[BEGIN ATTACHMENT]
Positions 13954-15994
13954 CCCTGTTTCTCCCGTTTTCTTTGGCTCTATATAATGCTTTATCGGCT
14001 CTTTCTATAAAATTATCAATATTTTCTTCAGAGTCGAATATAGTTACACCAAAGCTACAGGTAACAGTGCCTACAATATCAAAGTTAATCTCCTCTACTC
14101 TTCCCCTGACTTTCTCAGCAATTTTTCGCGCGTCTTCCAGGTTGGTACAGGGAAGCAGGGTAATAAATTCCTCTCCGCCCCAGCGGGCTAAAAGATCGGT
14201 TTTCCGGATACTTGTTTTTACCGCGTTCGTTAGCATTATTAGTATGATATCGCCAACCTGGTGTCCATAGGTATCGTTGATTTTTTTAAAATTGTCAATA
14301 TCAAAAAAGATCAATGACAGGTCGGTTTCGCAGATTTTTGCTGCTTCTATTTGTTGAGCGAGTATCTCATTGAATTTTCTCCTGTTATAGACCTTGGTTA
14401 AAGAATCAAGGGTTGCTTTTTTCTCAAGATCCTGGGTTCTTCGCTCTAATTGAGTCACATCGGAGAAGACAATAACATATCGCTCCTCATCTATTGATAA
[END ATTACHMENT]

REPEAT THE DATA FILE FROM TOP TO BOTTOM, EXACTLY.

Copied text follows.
Positions 13954-15994
13954 CCCTGTTTCTCCCGTTTTCTTTGGCTCTATATAATGCTTTATCGGCT
14001 CTTTCTATAAAATTATCAATATTTTCTTCAGAGTCGAATATAGTTACACCAAAGCTACAGGTAACAGTGCCTACAATATCAAAGTTAATCTCCTCTACTC
14101 TTCCCCTGACTTTCTCAGCAATTTTTCGCGCGTCTTCCAGGTTGGTACAGGGAAGCAGGGTAATAAATTCCTCTCCGCCCCAGCGGGCTAAAAGATCGGT
14201 TTTCCGGATACTTGTTTTTACCGCGTTCGTTAGCATTATTAGTATGATATCGCCAACCTGGTGTCCATAGGTATCGTTGATTTTTTTAAAATTGTCAATA
14301 TCAAAAAAGATCAATGACAGGTCGGTTTCGCAGATTTTTGCTGCTTCTATTTGTTGAGCGAGTATCTCATTGAATTTTCTCCTGTTATAGACCTTGGTTA
14401 AAGAATCAAGGGTTGCTTTTTTCTCAAGATCCTGGGTTCTTCGCTCTAATTGAGTCACATCGGAGAAGACAATAACATATCGCTCCTCATCTATTGATAA